I didn’t get it.
I thought, “In fact, it is a red-letter day. We’re playing our archrival in football. We’ve got a big pep rally. It’s crazy dress day. What’s not red letter about it?”
My friends, who were enjoying the red-letter silliness, noticed that I didn’t get it and, to their credit, they tried to shield me from it—the way people try to shield the innocent.
Not that I was innocent, but still, in this one case, my friends went above and beyond the call of duty and tried to have their red-letter day fun when I wasn’t around. Perhaps more than I realized myself, they knew the high school principal and I had more in common than was cool for me to admit or acknowledge.
I suppose I had heard the principal use the expression before.
A red-letter day. The expression comes from medieval times. Even back then, calendars had special days and dates printed in red ink.
In lots of ways, I suppose that my high school principal taught me a lot about embracing occasions. He tried to teach students the beauty of turning blasé moments that could have passed without anyone thinking twice into moments that could linger for a lifetime. He was one to take bold steps, rarely holding back. For me, watching him pull off crazy stunts no one else would have tried was contagious.
I couldn’t help it. I had to try them too.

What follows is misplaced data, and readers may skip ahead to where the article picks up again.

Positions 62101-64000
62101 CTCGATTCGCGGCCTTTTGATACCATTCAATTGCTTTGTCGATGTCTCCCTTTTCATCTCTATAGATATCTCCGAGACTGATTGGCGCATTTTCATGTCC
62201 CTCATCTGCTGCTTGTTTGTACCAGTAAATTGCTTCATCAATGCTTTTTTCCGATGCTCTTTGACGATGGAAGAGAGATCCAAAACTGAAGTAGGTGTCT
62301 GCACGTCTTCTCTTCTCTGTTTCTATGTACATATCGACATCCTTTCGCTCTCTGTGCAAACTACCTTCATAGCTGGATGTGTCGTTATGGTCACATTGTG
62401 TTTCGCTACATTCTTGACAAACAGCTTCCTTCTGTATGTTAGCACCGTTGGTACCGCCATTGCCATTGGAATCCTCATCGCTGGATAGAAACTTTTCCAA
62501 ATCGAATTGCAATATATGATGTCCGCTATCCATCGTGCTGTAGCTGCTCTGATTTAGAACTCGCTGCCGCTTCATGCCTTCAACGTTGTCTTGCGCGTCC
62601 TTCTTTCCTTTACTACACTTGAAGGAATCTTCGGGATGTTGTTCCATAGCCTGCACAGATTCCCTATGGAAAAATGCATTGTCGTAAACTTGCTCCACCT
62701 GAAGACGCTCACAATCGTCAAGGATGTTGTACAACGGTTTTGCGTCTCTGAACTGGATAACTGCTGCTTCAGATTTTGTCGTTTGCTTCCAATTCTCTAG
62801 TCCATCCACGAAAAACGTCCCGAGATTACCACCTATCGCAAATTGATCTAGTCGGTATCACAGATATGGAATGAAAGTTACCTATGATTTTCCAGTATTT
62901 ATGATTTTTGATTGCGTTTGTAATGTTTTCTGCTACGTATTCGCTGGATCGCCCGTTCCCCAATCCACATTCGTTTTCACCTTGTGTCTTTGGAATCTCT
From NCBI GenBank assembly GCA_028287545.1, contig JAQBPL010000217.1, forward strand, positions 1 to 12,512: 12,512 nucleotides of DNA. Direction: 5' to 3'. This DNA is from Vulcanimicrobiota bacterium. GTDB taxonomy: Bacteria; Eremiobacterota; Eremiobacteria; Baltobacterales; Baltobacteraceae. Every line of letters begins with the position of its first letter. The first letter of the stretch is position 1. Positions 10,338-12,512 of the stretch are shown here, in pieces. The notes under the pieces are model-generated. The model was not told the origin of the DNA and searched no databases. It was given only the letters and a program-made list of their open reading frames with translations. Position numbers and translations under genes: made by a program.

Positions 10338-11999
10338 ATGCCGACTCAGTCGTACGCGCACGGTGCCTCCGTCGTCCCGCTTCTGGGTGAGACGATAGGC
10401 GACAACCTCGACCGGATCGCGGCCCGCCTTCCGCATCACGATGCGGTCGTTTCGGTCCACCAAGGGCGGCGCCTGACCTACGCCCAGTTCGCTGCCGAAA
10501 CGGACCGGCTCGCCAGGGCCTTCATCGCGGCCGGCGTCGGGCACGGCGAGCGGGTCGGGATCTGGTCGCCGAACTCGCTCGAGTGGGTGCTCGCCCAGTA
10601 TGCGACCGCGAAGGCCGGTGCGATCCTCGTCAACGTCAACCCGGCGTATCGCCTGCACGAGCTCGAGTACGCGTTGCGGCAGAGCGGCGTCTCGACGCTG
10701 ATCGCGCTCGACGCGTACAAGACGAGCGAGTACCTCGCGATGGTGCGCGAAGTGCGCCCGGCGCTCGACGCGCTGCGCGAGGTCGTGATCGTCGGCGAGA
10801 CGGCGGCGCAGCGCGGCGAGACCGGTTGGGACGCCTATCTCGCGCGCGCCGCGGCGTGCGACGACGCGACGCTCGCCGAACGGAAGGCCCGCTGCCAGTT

The truth was that I had been paying attention to that particular high school principal for a lot longer than the morning announcements lasted.
He was my dad.
I knew the cold hard fact of the matter was that students were going to rib the principal to some degree. I thought it was kind of sweet that my “red-letter” friends realized a split-second too late that they were having good-natured fun in front of me. They tried to cover up the way kids do, but we all knew the score. I wanted them to know I didn’t mind. However, I didn’t want to betray my dad either. We all silently agreed to agree that I didn’t hear it.
In the weird way these things work, because of that flash of a red-letter moment that no one else likely remembers, the phrase has stayed with me much more than it would have.
Today is a red-letter day. That high school principal taught me that turning just another day into a red-letter one was energy worth spending—no matter what anyone else thought about the effort. He knew how to drum up excitement. He knew how to organize something and get other people on board. Truth be told, making an occasion or a party out of something that could have been boring or humdrum is a gift that served him well throughout my growing up years. That ability is a gift that continues to serve him through to this very day. Though my efforts often pale in comparison, the perspective of age has taught me what my friends probably realized back then—my dad and I have a lot in common.
In my house, like the one where I grew up, we are of the mind that there is nothing wrong with having a celebration whether it be organized to the nth detail or spur of the moment.
And on this day, I have all the faith in the world that celebrating my dad and his day will be a red-letter day too. We will make it that way.

LSS: Take a trip

Settling in after our big trip to England hasn’t been difficult because life just kept right on going—like it does. However, my perspective was much improved.
At work, I was able to plug right back into the swing of things, with new and hopefully improved ideas. As I’ve written before, I love to go, but I also love to come home.
Mark Twain said, “Travel is fatal to bigotry, prejudice and narrow mindedness.”